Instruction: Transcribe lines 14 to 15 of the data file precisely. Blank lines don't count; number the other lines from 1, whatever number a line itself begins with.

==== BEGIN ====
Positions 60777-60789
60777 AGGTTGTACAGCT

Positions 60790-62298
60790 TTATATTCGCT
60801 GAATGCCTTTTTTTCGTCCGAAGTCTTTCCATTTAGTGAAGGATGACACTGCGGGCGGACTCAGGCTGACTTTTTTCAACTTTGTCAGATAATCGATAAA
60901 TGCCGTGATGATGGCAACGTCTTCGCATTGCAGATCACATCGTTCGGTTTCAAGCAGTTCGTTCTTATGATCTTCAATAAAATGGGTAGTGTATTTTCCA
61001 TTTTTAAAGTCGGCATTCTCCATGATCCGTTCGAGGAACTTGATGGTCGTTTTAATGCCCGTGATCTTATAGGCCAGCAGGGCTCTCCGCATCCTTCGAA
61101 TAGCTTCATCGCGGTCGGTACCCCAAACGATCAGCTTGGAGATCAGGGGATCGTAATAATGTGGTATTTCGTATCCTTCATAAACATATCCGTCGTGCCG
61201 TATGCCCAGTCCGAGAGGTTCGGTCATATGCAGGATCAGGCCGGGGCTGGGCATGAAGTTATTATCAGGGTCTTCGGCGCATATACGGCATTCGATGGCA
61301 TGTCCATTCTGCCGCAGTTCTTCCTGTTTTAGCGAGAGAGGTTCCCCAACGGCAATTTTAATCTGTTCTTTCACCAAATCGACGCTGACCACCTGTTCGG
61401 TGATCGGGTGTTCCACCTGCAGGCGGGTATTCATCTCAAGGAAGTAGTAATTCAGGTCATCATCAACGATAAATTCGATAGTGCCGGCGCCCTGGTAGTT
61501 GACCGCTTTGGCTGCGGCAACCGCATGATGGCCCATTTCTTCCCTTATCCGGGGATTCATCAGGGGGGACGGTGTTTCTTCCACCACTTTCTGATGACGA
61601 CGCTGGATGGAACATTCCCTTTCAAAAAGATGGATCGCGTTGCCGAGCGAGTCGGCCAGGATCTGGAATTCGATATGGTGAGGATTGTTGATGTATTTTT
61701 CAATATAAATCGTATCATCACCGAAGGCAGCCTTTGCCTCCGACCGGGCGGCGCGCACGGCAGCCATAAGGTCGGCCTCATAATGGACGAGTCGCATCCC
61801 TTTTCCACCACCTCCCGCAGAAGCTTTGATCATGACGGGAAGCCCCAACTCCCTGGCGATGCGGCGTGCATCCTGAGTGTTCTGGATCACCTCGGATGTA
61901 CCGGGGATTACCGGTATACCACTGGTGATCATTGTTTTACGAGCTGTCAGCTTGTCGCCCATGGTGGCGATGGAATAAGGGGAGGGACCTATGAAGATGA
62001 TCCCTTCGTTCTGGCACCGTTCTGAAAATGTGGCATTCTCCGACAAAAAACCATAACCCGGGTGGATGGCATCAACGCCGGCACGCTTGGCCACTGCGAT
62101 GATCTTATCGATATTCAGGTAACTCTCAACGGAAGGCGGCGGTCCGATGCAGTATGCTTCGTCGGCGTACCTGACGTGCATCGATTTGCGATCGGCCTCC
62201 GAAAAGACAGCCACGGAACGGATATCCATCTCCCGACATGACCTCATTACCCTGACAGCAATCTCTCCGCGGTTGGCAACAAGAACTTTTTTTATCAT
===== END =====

61701 CAATATAAATCGTATCATCACCGAAGGCAGCCTTTGCCTCCGACCGGGCGGCGCGCACGGCAGCCATAAGGTCGGCCTCATAATGGACGAGTCGCATCCC
61801 TTTTCCACCACCTCCCGCAGAAGCTTTGATCATGACGGGAAGCCCCAACTCCCTGGCGATGCGGCGTGCATCCTGAGTGTTCTGGATCACCTCGGATGTA